Lower Mississippi River Fish and Wildlife Conservation Office is part of a network of field stations located throughout the nation that works to conserve fish and aquatic resources. Over 300 biologists from the Arctic Circle to the Florida Keys monitor and control ; protect imperiled species; evaluate native fish stocks and their habitats; and work with our partners to solve problems.
Our field stations provide technical assistance to tribes; conduct scientific studies into fishery problems; restore habitat through the National Fish Passage Program and the National Fish Habitat Action Plan; and collaborate with partners to conserve migratory fishes that cross multiple jurisdictions.
The Lower Mississippi River Fish and Wildlife Conservation Office protects, restores and helps mitigate the effects of aquatic habitat threats such as habitat fragmentation on species throughout the Lower Mississippi River Alluvial Valley and Southeastern United States. Our work focuses on restoring threatened and endangered species such as pallid sturgeon and fat pocketbook mussels and working to preclude the listing of aquatic species such as the Yazoo Darter, a species endemic to the Little Tallahatchie River basin and the recently described Yoknapatawpha Darter, endemic to the Yocona River basin in North Mississippi. We also assist in efforts to manage and control invasive species such as Invasive Carp in several Mississippi River sub-basins (Lower Mississippi River, Arkansas, White and Red River, and Tennessee - Cumberland River sub-basins).
The Lower Mississippi River Fish and Wildlife Conservation Office was established in 1994 to serve as the coordination office for the Lower Mississippi River Conservation Committee (LMRCC). The LMRCC is a coalition of 12 state natural resource conservation and environmental quality agencies in Arkansas, Kentucky, Louisiana, Mississippi, Missouri and Tennessee. It provides the only regional forum dedicated to conserving the natural resources of the Mississippi’s floodplain and focuses on habitat restoration, long-term conservation planning and scientific assessment of the river’s health. Formation of the organization was precipitated by the increasing concerns of natural resource managers regarding the cumulative losses and decreasing diversity of aquatic habitat as well as the declining fisheries resources in the Lower Mississippi River leveed floodplain. Since formation of the office, our geographic and project scope has increased to include control and management of invasive carps, in addition to habitat restoration for the protection of native species, particularly endangered, threatened, and at-risk species.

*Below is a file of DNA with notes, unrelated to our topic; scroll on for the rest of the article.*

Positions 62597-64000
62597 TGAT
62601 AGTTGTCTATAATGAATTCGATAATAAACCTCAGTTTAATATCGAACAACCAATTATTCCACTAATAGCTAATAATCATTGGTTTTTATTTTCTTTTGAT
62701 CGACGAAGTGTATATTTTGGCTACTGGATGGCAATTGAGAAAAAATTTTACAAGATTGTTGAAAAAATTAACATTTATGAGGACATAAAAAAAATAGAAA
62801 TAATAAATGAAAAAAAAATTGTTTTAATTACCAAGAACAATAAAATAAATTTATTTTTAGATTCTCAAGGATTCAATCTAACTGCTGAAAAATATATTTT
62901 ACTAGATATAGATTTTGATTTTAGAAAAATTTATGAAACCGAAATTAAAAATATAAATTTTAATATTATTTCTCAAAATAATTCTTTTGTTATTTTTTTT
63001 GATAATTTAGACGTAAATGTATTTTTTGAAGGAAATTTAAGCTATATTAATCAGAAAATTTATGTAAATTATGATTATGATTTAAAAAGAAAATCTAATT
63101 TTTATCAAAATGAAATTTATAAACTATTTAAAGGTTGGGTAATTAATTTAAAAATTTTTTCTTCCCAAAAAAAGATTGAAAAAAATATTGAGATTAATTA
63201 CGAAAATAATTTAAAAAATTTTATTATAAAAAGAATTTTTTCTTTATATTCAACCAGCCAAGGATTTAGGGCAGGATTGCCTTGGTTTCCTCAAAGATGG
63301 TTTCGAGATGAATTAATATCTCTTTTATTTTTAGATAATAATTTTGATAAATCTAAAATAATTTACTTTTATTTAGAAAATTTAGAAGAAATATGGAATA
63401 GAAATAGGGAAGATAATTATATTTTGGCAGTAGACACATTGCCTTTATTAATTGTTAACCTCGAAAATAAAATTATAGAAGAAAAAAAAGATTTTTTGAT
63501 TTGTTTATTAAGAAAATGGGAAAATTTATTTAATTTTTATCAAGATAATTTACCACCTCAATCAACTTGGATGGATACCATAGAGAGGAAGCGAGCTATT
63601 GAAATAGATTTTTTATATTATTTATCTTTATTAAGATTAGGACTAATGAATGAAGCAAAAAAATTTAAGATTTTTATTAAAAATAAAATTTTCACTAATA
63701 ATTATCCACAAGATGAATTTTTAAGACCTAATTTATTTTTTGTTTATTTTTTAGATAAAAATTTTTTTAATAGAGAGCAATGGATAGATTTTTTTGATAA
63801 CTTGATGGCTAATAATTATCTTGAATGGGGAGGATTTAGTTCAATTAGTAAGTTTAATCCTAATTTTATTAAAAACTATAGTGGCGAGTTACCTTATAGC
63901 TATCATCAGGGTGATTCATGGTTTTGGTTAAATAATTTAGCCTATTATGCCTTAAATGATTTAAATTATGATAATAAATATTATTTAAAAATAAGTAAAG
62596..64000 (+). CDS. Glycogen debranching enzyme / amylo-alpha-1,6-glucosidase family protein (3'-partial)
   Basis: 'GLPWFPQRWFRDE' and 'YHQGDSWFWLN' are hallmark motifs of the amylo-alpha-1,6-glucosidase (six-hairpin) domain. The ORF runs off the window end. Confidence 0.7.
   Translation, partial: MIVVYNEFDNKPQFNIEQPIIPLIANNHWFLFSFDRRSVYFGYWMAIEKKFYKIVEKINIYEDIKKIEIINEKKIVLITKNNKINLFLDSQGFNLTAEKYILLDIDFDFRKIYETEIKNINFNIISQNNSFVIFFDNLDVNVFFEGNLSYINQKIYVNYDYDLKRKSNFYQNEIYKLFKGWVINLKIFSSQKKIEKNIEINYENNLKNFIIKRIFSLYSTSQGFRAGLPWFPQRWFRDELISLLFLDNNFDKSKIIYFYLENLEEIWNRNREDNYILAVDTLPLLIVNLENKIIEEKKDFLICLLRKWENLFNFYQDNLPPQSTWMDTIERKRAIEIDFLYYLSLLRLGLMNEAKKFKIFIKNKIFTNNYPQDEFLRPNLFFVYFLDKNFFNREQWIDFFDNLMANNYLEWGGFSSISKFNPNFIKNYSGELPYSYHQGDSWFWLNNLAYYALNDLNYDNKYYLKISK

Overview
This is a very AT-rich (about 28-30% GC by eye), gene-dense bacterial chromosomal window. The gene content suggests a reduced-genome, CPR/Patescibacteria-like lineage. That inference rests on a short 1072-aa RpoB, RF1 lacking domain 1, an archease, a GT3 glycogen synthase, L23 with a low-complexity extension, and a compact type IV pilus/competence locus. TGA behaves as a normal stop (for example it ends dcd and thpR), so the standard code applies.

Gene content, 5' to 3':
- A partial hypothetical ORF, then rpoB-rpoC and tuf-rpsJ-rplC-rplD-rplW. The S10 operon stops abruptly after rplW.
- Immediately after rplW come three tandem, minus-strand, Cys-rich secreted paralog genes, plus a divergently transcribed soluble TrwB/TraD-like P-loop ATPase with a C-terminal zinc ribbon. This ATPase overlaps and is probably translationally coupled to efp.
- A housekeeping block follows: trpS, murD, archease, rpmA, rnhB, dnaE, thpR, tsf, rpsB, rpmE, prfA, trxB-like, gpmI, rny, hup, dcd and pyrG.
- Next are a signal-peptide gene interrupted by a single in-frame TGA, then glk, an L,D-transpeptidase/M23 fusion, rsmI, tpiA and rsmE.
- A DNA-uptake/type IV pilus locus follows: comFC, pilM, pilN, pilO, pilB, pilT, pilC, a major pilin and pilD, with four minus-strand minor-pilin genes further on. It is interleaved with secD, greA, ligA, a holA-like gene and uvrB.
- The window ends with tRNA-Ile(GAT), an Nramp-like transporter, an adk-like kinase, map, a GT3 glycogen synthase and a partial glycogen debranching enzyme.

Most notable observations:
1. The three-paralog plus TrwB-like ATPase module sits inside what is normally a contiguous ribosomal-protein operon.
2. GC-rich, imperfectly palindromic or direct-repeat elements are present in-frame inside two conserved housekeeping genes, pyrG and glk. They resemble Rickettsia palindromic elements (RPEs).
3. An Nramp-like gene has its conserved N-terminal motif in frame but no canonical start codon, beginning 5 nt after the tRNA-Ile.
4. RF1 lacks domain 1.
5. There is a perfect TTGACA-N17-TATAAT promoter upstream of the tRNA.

Importance of the Mississippi River
The Mississippi River is the third longest river in the world, flowing for more than 2,350 miles from its headwaters in Lake Itasca, Minnesota, to the Gulf of Mexico. Its 1.2 million square mile watershed includes about 41 percent of the continental United States and a small area of Canada. Of the world’s rivers, the Mississippi River has the fourth largest drainage basin, produces the seventh highest average discharge, and is generally accepted as one of the rarest and most complex riverine ecosystems. More than one billion tons of commodities, including more than 50 percent of the nation’s grain production, are moved annually on the Mississippi River.
Importance of the Lower Mississippi River
The Lower Mississippi Alluvial Valley, comprised of portions of Illinois, Missouri, Kentucky, Tennessee, Arkansas, Mississippi, and Louisiana, stretches for 954 river miles south from the confluence of the Ohio and Mississippi Rivers near Cairo, Illinois, to the Gulf of Mexico. At its mouth, the Mississippi River nourishes 4.5-million acres of coastal prairies and marshes, which are an ecological extension of the forested alluvial valley. Together they form a wetland complex of unrivaled scope in the temperate zone of the western hemisphere. Unlike the 1,380 mile reach of the Upper Mississippi River which is constrained by 29 locks and dams, the Lower Mississippi River is free flowing. Historically, the Lower Mississippi River overflowed onto a 30 -125-mile-wide alluvial valley and, along with its tributaries, encompassed the largest floodplain fishery in North America. Because the river was continually creating and abandoning channels in its 15-30 mile wide meander belt, the area was interspersed with permanent and seasonal wetlands. These wetlands flooded shallowly for extended periods almost annually, and there was a great diversity of aquatic habitat types. More than 150 species of fishes were present.
Other Facilities in this Complex
The Lower Mississippi River FWCO is currently collocated with the Private John Allen National Fish Hatchery in Tupelo, Mississippi.